Archive | Planning

Short and sweet

I can’t help feeling that my last blog (“(Bitten to) death in Venice“) was a little on the long side. Several people told me they enjoyed it, which was great for my ego. But I’m conscious of the fact that we all lead busy lives and don’t necessarily have the luxury of oodles of time at our disposal […]

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A nifty fifty?

It’s finally caught up with me. I tried to ignore it and hoped it would go away but whatever I did it was destined to happen anyway. I was utterly powerless to prevent it. Resistance was futile. In the end I just had to take it on the chin. I’m talking about my recent birthday. One with a zero at the […]

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Oz’s Business Continuity Tip of the Month : “How normal is normal?”

When putting together our business continuity strategies and plans, a common assumption is that the ultimate objective is to return to normal following a major disruption. But what do we mean by ‘normal’? More often than not, we mean recreating the status quo. But some disruptive incidents are so significant that returning to normal may […]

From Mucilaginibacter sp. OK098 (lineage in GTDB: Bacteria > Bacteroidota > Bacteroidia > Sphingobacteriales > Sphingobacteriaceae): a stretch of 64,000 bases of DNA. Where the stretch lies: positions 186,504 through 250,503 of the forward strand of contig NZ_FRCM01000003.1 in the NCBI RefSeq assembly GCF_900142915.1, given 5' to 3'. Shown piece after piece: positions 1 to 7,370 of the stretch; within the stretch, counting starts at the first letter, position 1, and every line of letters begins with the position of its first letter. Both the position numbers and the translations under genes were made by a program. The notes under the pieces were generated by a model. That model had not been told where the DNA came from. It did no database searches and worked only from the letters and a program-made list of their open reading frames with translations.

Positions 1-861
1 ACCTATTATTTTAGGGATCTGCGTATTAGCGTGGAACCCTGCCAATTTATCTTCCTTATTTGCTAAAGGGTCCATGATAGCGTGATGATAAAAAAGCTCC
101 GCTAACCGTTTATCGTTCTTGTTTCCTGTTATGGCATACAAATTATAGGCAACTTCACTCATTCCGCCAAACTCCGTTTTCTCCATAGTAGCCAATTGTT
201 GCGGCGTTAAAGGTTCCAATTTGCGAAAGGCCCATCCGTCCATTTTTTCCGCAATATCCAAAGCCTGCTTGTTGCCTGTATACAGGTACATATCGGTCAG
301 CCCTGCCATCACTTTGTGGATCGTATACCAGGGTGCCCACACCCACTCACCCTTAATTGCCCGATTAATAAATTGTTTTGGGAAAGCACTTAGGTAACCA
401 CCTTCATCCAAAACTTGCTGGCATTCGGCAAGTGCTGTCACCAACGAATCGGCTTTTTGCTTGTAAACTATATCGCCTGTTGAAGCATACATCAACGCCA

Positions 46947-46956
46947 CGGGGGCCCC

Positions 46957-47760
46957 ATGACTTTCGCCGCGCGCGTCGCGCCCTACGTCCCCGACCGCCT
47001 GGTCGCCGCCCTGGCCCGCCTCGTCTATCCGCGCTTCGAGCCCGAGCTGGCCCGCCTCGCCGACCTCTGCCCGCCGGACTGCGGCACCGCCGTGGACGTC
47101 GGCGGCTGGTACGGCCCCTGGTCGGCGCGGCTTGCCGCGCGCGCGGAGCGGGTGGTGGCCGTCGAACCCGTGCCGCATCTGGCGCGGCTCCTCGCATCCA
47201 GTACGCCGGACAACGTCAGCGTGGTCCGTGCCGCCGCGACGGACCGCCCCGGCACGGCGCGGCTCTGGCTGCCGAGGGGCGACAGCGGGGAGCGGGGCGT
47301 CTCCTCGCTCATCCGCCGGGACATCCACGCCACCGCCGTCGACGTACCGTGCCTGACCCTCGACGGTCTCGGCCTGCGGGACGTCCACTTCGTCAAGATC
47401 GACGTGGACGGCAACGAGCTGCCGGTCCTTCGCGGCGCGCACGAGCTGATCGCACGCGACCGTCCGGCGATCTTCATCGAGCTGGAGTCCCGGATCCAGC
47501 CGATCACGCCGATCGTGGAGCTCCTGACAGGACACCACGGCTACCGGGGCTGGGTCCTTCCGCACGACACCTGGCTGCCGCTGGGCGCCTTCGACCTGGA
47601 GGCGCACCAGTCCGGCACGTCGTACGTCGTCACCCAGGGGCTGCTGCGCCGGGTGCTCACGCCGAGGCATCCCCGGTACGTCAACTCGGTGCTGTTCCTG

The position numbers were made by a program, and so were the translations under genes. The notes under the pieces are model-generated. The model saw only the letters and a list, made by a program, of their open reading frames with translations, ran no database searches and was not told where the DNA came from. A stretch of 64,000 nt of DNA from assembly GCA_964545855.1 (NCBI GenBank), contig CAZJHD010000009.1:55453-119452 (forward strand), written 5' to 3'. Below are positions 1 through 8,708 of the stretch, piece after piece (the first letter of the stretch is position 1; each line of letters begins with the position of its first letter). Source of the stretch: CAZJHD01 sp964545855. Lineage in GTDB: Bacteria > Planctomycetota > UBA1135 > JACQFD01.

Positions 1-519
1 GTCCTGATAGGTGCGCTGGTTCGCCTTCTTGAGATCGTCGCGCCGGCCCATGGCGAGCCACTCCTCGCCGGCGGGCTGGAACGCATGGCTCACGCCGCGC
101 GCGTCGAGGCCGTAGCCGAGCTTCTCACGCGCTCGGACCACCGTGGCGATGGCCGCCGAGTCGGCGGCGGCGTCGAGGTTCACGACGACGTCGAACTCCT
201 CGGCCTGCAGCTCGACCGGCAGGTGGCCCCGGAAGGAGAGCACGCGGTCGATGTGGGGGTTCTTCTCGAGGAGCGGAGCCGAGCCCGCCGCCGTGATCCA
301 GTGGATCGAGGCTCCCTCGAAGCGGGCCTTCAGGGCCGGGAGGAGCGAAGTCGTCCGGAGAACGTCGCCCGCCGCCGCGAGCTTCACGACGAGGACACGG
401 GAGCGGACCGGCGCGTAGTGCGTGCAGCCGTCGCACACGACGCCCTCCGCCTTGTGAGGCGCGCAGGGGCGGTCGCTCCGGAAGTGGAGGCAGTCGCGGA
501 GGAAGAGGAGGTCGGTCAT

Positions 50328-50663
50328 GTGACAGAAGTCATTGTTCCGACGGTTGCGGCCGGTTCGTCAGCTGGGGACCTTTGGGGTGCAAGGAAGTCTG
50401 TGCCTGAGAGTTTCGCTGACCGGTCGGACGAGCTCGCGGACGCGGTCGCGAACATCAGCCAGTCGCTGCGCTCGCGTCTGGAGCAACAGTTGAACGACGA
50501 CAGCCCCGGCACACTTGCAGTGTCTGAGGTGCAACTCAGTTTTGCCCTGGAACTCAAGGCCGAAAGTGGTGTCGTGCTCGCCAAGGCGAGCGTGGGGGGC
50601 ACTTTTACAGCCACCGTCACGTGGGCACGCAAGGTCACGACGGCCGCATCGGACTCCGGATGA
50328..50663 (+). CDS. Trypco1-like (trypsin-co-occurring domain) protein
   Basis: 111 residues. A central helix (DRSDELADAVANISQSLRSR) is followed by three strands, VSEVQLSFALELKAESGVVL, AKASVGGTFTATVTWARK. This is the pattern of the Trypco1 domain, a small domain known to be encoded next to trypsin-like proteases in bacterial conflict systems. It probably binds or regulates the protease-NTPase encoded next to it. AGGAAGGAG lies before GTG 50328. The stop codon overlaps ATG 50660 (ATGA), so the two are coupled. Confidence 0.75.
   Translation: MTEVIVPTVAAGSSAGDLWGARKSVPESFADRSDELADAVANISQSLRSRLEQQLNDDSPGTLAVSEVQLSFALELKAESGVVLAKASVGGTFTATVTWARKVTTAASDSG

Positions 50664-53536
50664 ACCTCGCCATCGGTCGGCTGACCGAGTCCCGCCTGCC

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Oz’s Business Continuity Tip of the Month : “A numbers game”

Most crisis or incident management plans contain lists of contact details (in fact some plans contain little else, but that’s another story). Generally speaking this is a very good idea, as communication is, almost without fail, the biggest issue that a crisis or incident management team has to deal with. So anything that supports and […]

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Oz’s Business Continuity Tip of the Month : “Ring the changes”

It’s that time of year again. A new year, with new challenges to be met. So it’s the time of year when many organisations decide to reorganise or restructure the business, in order to meet those new challenges. Which is all well and good, but it could mean that the business continuity strategies, solutions and […]

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Oz’s Business Continuity Tip of the Month : “A personnel challenge?”

One assumption that’s very often made is that the HR department will handle any and all people issues that might arise as a result of invoking our incident management or business continuity plans. Which, on the surface, probably seem like a reasonable assumption to make. But let’s just take a moment to think about what […]

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